Using a targeted approach in the XALKORI registration trials, ORR of 50 and 61 percent were observed in patients with advanced ALK-positive NSCLC.1

“Today’s approval of XALKORI underscores the important role of molecular biomarkers in cancer treatment,” said Dr. Joan Schiller, president of National Lung Cancer Partnership and chief of Hematology/Oncology, University of Texas Southwestern Medical Center. “We strongly encourage lung cancer patients to talk to their oncologists about molecular tumor testing. By having a full understanding of the molecular biology of their tumor, patients and physicians can make well-informed treatment decisions.”

New Drug Applications for crizotinib have also been filed by Pfizer with the Japanese Ministry of Health, Labour and Welfare, the Korean Ministry of Health, the European Medicines Agency and the Swiss Agency for Therapeutic Products.

XALKORI Clinical Data

The FDA approval of XALKORI is based on data from 255 patients with locally advanced or metastatic ALK-positive NSCLC across 2 multi-center, single-arm studies, including a Phase 2 study (PROFILE 1005) and a Part 2 expansion cohort of a Phase 1 study (Study 1001).1 The primary efficacy endpoint in both studies was Objective Response Rate (ORR) according to Response Evaluation Criteria in Solid Tumors (RECIST). Response was evaluated by the investigator. Duration of Response (DR) was also evaluated.1

In PROFILE 1005 (n=136), based on investigator assessments, the ORR was 50 percent, including one complete response and 67 partial responses.1 The median duration of treatment was 22 weeks. Seventy-nine percent of objective tumor responses were achieved during the first 8 weeks of treatment. The median response duration was 41.9 weeks.1

In Study 1001 (n=119), based on investigator assessments, the ORR was 61 percent, including two complete responses and 69 partial responses.1 The median duration of treatment was 32 weeks. Fifty-five percent of objective tumor responses were achieved during the first 8 weeks of treatment. The median response duration was 48.1 weeks.1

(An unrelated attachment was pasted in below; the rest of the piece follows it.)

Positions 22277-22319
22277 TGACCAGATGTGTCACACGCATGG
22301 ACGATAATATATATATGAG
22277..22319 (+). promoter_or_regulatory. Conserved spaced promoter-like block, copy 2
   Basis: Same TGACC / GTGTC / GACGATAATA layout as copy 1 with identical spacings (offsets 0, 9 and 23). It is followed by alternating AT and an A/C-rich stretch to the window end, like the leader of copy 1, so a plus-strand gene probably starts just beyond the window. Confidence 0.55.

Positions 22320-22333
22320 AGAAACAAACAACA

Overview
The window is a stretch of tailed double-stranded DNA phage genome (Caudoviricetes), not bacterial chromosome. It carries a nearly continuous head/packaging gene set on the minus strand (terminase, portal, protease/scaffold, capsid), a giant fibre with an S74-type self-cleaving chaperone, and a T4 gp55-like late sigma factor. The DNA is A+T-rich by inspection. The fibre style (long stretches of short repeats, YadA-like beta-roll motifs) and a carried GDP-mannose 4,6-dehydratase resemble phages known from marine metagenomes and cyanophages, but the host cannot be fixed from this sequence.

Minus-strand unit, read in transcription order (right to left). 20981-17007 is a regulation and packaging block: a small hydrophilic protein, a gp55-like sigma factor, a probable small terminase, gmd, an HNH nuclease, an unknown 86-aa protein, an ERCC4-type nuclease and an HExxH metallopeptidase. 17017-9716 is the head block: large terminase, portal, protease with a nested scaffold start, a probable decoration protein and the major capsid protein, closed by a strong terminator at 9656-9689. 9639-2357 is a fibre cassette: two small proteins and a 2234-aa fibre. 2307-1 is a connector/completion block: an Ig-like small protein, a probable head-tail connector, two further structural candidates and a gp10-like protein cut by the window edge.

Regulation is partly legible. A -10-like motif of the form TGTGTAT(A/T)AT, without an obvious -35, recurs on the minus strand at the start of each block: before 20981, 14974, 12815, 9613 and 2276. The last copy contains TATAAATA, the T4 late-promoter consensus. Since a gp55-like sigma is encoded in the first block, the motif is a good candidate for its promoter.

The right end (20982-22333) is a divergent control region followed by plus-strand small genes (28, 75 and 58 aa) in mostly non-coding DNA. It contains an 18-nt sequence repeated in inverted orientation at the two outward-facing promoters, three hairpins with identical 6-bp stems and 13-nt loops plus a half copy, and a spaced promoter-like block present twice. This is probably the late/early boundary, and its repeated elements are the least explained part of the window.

The most common adverse reactions (=25 percent) across both studies were vision disorder, nausea, diarrhea, vomiting, edema and constipation.1 Grade 3 or 4 adverse reactions in at least 4 percent of patients in both studies included ALT increased and neutropenia.1

ABOUT XALKORI(®) (crizotinib) Phase 3 Clinical Trials

As part of its post-marketing requirements, Pfizer continues to evaluate XALKORI in confirmatory, randomized, open-label Phase 3 trials. PROFILE 1007 compares the efficacy and safety of XALKORI with standard of care chemotherapy (pemetrexed or docetaxel) in patients with previously treated advanced ALK-positive NSCLC.11 Profile 1014 compares the efficacy and safety of XALKORI to pemetrexed/cisplatin or pemetrexed/carboplatin in previously untreated patients with advanced ALK-positive non-squamous NSCLC.12

About Non-Small Cell Lung Cancer

Worldwide, lung cancer is the leading cause of cancer death in both men and women.10 NSCLC accounts for about 85 percent of lung cancer cases and remains difficult to treat, particularly in the metastatic setting.13,14 Approximately 75 percent of NSCLC patients are diagnosed late with metastatic, or advanced, disease, where the five-year survival rate is only 6 percent.15,16

About Pfizer’s Patient Assistance Programs

Pfizer is committed to helping eligible patients prescribed XALKORI gain access to the medication, and offers the Pfizer First Resource® Program to facilitate this process. The program will connect eligible insured patients to specialty pharmacies for reimbursement support services and to obtain their medicines. For uninsured and underinsured patients, the program will provide eligible patients with free medicine. We have also developed a co-pay assistance program for eligible privately-insured patients. Patients who need assistance should call First Resource to determine whether they qualify (1-877-744-5675), or visit www.XALKORI.com to learn more.